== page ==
Throngs of visitors crowded the funeral parlor, with more arriving every minute. I recognized Joannas father from pictures on social media, a young father with a kind and tired face, and went toward him in the receiving line. As I approached him, I started shaking. I could not control it. I put my trembling hand out, and he warmly took it, looking at me blankly.

Are you Kevin? He nodded. I couldnt get any words out, and didnt know what to say. I hadnt thought that far ahead. My voice quietly crumbled, and I felt myself squeezing his hand tighter and tighter, white-knuckled with uncertainty and pain. You dont know me I I was there, I was at the accident Tears began pooling in my eyes.

His face changed. Oh my God, he said, and pulled me toward him. We stood together in a tight embrace and cried. I sobbed into this strangers shoulder, and he held me with warm, comforting arms as only a father can. In that moment, I knew he would never hold his own daughter like that again, and it broke my heart.

Kevin brought me over to Joannas mother; they knew who I was because the State Trooper had explained the events of that morning. With a tortured recognition in her eyes, she stood and reached out to me. We held each other, mother to mother, and wept for a long time. Her pain was so raw, so absolute, so wretchedly powerful. I prayed I would never understand it, but I felt the crushing weight of it just then.

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We didnt need to say much. I told them I was sorry, so incredibly sorry that I was unable to do more, that I couldnt save her. I told them I would never forget her, that this experience had changed something in me. I thanked them for welcoming me into their intensely personal anguish with warm, open arms, and allowing me to attend the funeral and share in their grief, when they could have easily turned me away.

They held my hands in theirs and expressed a sincere and deep gratitude that they were able to see her alive, however briefly. They were able to kiss their one and only child, their baby, hold her hand, and tell her that they loved her for the very last time.

Kevin walked me to my car. He explained that Joanna was flown to the hospital, but became very unstable during the flight. She had severe internal injuries which required immediate surgery, but her blood pressure kept dropping. It was then that they discovered she had a devastating high cervical spine dislocation due to rapid deceleration from the accident, one that is not survivable.

Despite arriving to the hospital alive and surviving an operation, her condition began to deteriorate rapidly. She never regained consciousness, and died the next day, surrounded by her loved ones.

Kevin also had immediately worried about the other driver, and had called around to make sure he was alright, which he was. These were kind, good people. They wanted to donate what organs they could, and Joanna was able to become a partial organ donor, her last gift to the world.

[Joanna’s parents] provided me with something I had not known I needed: closure not only for Joannas death, but for all the losses Id experienced over the past 14 years…

I drive past the site nearly every day. I drive slowly and cautiously, in the far right lane, and think about Joanna. Her death has been unusually poignant for me. During my surgical training, it was not possible to attend the funerals of patients for whom Id cared. Not only are there limits on time spent outside of the hospital, but decorum and social norms also prohibit this type of personal involvement as a trainee. And while every patient death encountered as a resident may have deeply affected me on a subconscious level, my ability to move past these experiences was both self-protective and vital to my training.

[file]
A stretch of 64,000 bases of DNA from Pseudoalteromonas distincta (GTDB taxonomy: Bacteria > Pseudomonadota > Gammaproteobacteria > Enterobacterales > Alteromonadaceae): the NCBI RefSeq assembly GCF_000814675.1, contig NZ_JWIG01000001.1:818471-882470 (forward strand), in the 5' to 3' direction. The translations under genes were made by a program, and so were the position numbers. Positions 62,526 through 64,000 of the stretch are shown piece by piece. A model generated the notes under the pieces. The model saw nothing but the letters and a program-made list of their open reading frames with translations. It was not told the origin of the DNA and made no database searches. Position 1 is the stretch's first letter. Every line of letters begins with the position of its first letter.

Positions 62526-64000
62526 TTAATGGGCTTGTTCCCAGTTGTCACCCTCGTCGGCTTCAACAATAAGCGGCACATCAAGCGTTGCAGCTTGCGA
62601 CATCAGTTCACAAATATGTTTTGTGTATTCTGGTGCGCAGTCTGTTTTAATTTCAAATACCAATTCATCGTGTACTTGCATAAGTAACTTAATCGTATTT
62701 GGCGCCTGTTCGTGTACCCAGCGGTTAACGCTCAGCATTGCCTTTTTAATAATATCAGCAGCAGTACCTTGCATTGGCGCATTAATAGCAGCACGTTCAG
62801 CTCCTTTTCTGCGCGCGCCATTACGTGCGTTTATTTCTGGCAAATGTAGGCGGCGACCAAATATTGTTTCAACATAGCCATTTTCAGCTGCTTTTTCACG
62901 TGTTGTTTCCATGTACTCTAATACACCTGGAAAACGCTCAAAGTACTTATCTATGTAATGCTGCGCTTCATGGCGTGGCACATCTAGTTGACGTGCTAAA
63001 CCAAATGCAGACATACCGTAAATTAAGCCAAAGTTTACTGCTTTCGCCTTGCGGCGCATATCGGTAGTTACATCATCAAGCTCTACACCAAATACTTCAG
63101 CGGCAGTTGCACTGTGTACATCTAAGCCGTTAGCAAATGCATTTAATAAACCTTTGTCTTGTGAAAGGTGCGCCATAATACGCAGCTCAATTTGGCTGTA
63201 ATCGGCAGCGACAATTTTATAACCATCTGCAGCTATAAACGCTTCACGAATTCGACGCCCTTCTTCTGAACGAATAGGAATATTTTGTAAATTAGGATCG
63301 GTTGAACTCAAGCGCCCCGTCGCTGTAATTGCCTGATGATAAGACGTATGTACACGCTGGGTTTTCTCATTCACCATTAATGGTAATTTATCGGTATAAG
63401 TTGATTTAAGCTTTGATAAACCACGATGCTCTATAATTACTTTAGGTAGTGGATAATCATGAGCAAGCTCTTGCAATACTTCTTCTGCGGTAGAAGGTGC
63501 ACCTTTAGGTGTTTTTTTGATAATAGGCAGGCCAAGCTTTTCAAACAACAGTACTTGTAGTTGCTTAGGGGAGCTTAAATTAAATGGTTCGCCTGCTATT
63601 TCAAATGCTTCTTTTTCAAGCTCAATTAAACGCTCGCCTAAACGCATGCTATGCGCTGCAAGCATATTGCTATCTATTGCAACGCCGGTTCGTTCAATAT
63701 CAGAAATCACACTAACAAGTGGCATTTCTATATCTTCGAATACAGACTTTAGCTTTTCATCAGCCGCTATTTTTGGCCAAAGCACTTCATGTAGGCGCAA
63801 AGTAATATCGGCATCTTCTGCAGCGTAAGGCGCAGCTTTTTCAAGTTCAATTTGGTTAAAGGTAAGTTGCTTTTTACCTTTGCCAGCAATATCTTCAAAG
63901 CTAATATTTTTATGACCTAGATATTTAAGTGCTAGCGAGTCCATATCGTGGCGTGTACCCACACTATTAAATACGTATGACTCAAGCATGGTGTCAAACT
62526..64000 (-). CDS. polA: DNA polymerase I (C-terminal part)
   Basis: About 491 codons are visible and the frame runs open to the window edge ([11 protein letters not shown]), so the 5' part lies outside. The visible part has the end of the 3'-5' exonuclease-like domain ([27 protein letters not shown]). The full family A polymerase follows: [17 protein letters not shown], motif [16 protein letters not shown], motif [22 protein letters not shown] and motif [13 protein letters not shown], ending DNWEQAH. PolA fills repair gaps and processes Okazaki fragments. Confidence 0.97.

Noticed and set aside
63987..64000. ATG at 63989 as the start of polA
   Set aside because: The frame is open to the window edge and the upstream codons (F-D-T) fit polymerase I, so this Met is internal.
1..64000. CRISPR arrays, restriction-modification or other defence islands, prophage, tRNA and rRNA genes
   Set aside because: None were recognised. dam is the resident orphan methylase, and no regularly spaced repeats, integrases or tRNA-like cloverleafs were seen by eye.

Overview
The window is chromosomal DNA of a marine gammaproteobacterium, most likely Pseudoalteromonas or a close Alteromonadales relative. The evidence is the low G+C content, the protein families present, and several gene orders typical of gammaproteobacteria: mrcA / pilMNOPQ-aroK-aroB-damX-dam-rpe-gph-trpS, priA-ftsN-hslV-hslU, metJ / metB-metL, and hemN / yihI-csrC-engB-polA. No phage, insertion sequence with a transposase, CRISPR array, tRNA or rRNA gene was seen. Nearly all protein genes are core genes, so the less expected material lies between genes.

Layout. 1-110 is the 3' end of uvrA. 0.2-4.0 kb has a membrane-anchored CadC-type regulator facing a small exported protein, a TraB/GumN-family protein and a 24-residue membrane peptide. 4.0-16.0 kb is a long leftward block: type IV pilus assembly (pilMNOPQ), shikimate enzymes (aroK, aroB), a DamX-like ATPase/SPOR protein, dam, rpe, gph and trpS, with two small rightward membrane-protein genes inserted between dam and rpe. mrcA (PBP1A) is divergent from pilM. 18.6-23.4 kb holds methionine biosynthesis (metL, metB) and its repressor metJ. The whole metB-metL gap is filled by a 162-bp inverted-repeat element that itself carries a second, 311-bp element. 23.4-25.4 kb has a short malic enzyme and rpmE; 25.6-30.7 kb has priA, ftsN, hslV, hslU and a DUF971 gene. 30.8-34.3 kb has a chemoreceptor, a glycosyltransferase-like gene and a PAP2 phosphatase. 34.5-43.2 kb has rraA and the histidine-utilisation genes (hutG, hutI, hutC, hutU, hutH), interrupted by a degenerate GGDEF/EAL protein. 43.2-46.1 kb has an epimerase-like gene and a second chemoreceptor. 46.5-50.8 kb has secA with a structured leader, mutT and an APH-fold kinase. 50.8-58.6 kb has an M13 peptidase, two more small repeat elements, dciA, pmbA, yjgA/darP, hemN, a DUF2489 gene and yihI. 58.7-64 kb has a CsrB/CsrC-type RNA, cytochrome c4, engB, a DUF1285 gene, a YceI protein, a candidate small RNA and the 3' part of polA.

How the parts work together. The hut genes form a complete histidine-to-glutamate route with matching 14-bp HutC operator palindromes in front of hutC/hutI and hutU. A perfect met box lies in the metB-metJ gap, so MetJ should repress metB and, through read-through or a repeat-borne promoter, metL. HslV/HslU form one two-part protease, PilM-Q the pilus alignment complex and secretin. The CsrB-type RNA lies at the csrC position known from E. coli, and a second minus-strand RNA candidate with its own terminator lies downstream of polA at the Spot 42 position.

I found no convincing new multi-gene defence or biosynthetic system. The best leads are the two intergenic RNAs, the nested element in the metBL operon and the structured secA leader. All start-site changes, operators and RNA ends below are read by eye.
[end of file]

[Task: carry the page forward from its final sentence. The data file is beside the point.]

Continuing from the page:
I had built those walls so that I could take care of the next patient. Indeed this was fairly required in order to successfully navigate the emotional road of dealing with life and death as a physician. As a result, I never fully allowed myself to mourn the loss of any individual patient.

Attending Joannas funeral and experiencing the intricacy and depth of that pain outside the hospital setting was necessary for me as a doctor, despite the fact that I attended her funeral outside of any clinical duties. Somehow it was as though her death released an accumulation of all of the grief Id ever experienced as a physician, and I was simply unable to hold it in. After so many years of keeping a stoic face, I just couldnt do it any longer.

I was inconsolable for a long time after her death. Joanna was just a child, and although not my daughter, she represented all the young patients Id lost. From that life-changing moment when I pulled my car over to the side of the highway, she became much more than an injured patient on the side of the road.

She became the face of all of the pain I had buried, and the terrible unfairness of death. Her family became the parents, siblings, and grandparents of the lost patients whom I had subconsciously tried to forget over the years.

Because of their generosity, Sandy and Kevin provided me with something I had not known I needed: closure not only for Joannas death, but for all the losses Id experienced over the past 14 years. I will be forever indebted to them for permitting me to share in their excruciating sorrow with so much grace and kindness, to remember, and to say goodbye.

Rest in peace, Joanna.

***This essay was published with the express written consent of Sandy and Kevin, with my sincerest appreciation.***

Read more: http://www.huffingtonpost.com/entry/a-strangers-devastating-car-crash-and-a-doctors-grief_us_58595a04e4b0d5f48e1652d2